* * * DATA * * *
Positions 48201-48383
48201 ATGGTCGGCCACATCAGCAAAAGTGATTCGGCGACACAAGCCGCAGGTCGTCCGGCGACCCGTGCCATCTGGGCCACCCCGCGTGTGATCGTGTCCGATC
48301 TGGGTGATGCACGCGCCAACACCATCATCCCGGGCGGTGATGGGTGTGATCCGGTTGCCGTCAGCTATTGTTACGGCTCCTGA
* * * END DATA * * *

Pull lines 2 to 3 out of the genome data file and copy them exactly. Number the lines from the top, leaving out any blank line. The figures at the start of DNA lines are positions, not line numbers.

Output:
48201 ATGGTCGGCCACATCAGCAAAAGTGATTCGGCGACACAAGCCGCAGGTCGTCCGGCGACCCGTGCCATCTGGGCCACCCCGCGTGTGATCGTGTCCGATC
48301 TGGGTGATGCACGCGCCAACACCATCATCCCGGGCGGTGATGGGTGTGATCCGGTTGCCGTCAGCTATTGTTACGGCTCCTGA